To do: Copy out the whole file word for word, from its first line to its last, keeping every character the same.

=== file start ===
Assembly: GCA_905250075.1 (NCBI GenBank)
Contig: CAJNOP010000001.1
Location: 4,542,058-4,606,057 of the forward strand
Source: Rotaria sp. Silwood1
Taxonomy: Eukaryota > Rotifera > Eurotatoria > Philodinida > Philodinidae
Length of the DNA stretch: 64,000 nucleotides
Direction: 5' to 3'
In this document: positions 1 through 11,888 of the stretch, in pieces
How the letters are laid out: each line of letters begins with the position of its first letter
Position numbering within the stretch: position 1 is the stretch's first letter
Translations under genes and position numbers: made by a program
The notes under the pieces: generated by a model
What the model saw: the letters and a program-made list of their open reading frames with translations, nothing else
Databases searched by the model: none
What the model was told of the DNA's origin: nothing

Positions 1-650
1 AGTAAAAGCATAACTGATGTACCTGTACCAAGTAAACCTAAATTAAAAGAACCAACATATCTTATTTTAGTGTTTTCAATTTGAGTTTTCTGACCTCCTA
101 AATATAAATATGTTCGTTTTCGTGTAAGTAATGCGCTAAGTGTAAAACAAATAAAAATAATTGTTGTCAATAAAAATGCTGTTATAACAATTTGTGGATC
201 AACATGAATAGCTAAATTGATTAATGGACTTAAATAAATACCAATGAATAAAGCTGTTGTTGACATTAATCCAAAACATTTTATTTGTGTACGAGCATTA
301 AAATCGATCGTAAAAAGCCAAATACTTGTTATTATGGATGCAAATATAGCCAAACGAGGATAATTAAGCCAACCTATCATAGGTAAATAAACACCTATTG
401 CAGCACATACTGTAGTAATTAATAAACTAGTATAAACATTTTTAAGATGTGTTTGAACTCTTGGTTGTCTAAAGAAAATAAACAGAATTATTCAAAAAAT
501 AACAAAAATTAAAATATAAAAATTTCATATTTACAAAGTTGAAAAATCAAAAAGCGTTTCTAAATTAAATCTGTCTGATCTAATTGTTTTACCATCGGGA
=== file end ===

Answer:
Assembly: GCA_905250075.1 (NCBI GenBank)
Contig: CAJNOP010000001.1
Location: 4,542,058-4,606,057 of the forward strand
Source: Rotaria sp. Silwood1
Taxonomy: Eukaryota > Rotifera > Eurotatoria > Philodinida > Philodinidae
Length of the DNA stretch: 64,000 nucleotides
Direction: 5' to 3'
In this document: positions 1 through 11,888 of the stretch, in pieces
How the letters are laid out: each line of letters begins with the position of its first letter
Position numbering within the stretch: position 1 is the stretch's first letter
Translations under genes and position numbers: made by a program
The notes under the pieces: generated by a model
What the model saw: the letters and a program-made list of their open reading frames with translations, nothing else
Databases searched by the model: none
What the model was told of the DNA's origin: nothing

Positions 1-650
1 AGTAAAAGCATAACTGATGTACCTGTACCAAGTAAACCTAAATTAAAAGAACCAACATATCTTATTTTAGTGTTTTCAATTTGAGTTTTCTGACCTCCTA
101 AATATAAATATGTTCGTTTTCGTGTAAGTAATGCGCTAAGTGTAAAACAAATAAAAATAATTGTTGTCAATAAAAATGCTGTTATAACAATTTGTGGATC
201 AACATGAATAGCTAAATTGATTAATGGACTTAAATAAATACCAATGAATAAAGCTGTTGTTGACATTAATCCAAAACATTTTATTTGTGTACGAGCATTA
301 AAATCGATCGTAAAAAGCCAAATACTTGTTATTATGGATGCAAATATAGCCAAACGAGGATAATTAAGCCAACCTATCATAGGTAAATAAACACCTATTG
401 CAGCACATACTGTAGTAATTAATAAACTAGTATAAACATTTTTAAGATGTGTTTGAACTCTTGGTTGTCTAAAGAAAATAAACAGAATTATTCAAAAAAT
501 AACAAAAATTAAAATATAAAAATTTCATATTTACAAAGTTGAAAAATCAAAAAGCGTTTCTAAATTAAATCTGTCTGATCTAATTGTTTTACCATCGGGA